the pelvic floor musculature, however, Dr. Maher noted that there is agreement that
“the nerve roots that come off the sacral area, the posterior wall of the pelvis,
innervate the pelvic floor.”
She used this information to design the prototype of what is now known as INNOVO,
a pelvic floor stimulating technology housed in customized shorts. The shorts, which
come in a wide variety of sizes, enable the electrical stimulation to be spread out
over a wide area, increasing comfort.
Although they look like “bike” shorts, they’re not. The garment uses patented multipath
stimulation which provides a variety of ways to stimulate the nerves innervating the
pelvic floor. According to Dr. Maher, this method avoids the fatigue associated with
conventional neuromuscular electrical stimulation which uses a single pathway to provide
She compares the treatment area to a tree. “The tree trunk is the spinal cord and
then you have ancillary roots and peripheral branches. I can program in the pulse
to go in diagonals or multiple paths using the eight integrated electrodes to maximize
muscle recruitment, while minimizing fatigue,” she said.
Ideally, a patient should use the shorts five times a week for 12 weeks for optimal
outcomes with most realizing significant improvement within four weeks, she said,
explaining that the improvement is due to neural adaptation. This means that the nervous
system adjusts to the stimulus and coordination is enhanced. As a result, pelvic floor
strength is improved within six to eight weeks of use.
“The device replicates the brisk coordinated pelvic floor contraction that maintains
continence during laughing, coughing, sneezing and exercise thus preventing urinary
leakage,” Dr. Maher said. She added, “This coordinated contraction is vital to those
suffering from stress urinary incontinence, maybe even more so than strength and endurance
of the muscles.”
Dr. Maher is one of four people who hold a patent on the technology which first came
out in Ireland in 2010 and she is eligible for royalties.
“I didn’t design this technology for money,” she said. “I had friends who had this
issue and it ruined their lives. With all the things that go on in a woman’s body,
a lot of it terminates in the pelvis and we’re just supposed to go home and move on
with life. I don’t think women are educated enough to know what’s coming down the
pike, what they can do to ameliorate or possibly prevent the symptoms of these conditions
because there’s a lot you can do.”
Improvements continue to be made to the shorts which, having gained FDA clearance,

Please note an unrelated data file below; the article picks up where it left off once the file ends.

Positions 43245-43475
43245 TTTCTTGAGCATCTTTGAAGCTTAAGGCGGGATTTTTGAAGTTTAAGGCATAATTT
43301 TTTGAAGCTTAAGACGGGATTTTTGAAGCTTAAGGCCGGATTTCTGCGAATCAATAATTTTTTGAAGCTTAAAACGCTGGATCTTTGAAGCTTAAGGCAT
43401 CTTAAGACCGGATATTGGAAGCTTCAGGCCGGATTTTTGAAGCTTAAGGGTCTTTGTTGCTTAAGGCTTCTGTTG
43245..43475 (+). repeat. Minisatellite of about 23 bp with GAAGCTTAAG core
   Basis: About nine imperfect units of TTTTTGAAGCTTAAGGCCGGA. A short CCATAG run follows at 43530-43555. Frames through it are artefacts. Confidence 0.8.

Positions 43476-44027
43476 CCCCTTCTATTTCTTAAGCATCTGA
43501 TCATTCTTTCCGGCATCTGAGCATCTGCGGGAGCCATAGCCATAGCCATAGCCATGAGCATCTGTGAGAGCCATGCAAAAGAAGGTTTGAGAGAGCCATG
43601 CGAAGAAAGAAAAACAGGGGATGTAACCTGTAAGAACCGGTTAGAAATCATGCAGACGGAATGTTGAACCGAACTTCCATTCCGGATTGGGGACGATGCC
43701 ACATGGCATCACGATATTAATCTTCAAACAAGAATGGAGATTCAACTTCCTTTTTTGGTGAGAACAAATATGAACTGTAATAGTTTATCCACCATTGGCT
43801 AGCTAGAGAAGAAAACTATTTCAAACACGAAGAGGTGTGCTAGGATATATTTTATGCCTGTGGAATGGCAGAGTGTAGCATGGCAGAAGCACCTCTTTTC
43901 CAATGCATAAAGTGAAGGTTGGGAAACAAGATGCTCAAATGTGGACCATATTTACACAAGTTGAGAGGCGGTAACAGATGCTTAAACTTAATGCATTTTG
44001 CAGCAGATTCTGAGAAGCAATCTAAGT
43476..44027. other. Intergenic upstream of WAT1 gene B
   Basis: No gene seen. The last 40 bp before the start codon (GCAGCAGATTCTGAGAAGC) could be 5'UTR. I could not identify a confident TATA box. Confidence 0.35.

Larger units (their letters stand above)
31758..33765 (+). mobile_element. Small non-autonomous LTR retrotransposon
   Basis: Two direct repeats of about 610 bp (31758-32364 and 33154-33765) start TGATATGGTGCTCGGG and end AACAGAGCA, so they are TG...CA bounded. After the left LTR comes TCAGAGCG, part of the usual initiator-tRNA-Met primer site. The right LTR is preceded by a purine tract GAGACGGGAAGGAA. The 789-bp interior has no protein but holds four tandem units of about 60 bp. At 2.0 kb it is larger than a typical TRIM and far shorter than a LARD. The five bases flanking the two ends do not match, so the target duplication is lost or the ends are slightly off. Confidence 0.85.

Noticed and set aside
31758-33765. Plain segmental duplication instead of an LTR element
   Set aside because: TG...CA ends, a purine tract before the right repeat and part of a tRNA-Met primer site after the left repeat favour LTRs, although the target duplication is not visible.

will be marketed in the United States, and will soon be available over the counter.
According to Dr. Maher, the data that was used to garner FDA clearance, reported that
80 percent of users saw significant improvement in symptoms after four weeks of use
and 87 percent of users were dry or considered near-dry after three months of use.
This past October, the PT department at PCOM Georgia in Suwanee hosted a free pelvic floor screening dubbed “What Lies Beneath?” to educate
women about this issue. Dr. Maher advised attendees to continue doing Kegel exercises
while standing, sitting at work, or while in the shower, but they must be performed
Slightly teary-eyed, she said, “I’ve learned to never give up and I’ve taught this
to my students. I can’t believe I’ve had to wait so long for something that is non-invasive,
can be used at home and that greatly improves lives.”
Established in 2005, PCOM Georgia is a private, not-for-profit, accredited institute of higher education dedicated
to the healthcare professions. The Suwanee, Georgia, campus is affiliated with Philadelphia
College of Osteopathic Medicine, a premier osteopathic medical school with a storied
history. PCOM Georgia offers doctoral degrees in osteopathic medicine, pharmacy, and
physical therapy and graduate degrees in biomedical sciences, medical laboratory science,
and physician assistant studies. Emphasizing "a whole person approach to care," PCOM
Georgia focuses on educational excellence, interprofessional education and service
to the wider community. For more information, visit pcom.edu/georgia or call 678-225-7500. The campus is also home to the Georgia Osteopathic Care Center,
an osteopathic manipulative medicine clinic, which is open to the public by appointment.
For more information, visit pcomgeorgiahealth.org.
For more information, contact: Barbara Myers Senior Public Relations Manager Email: BarbaraMy@pcom.edu Office: 678-225-7532 | Cell: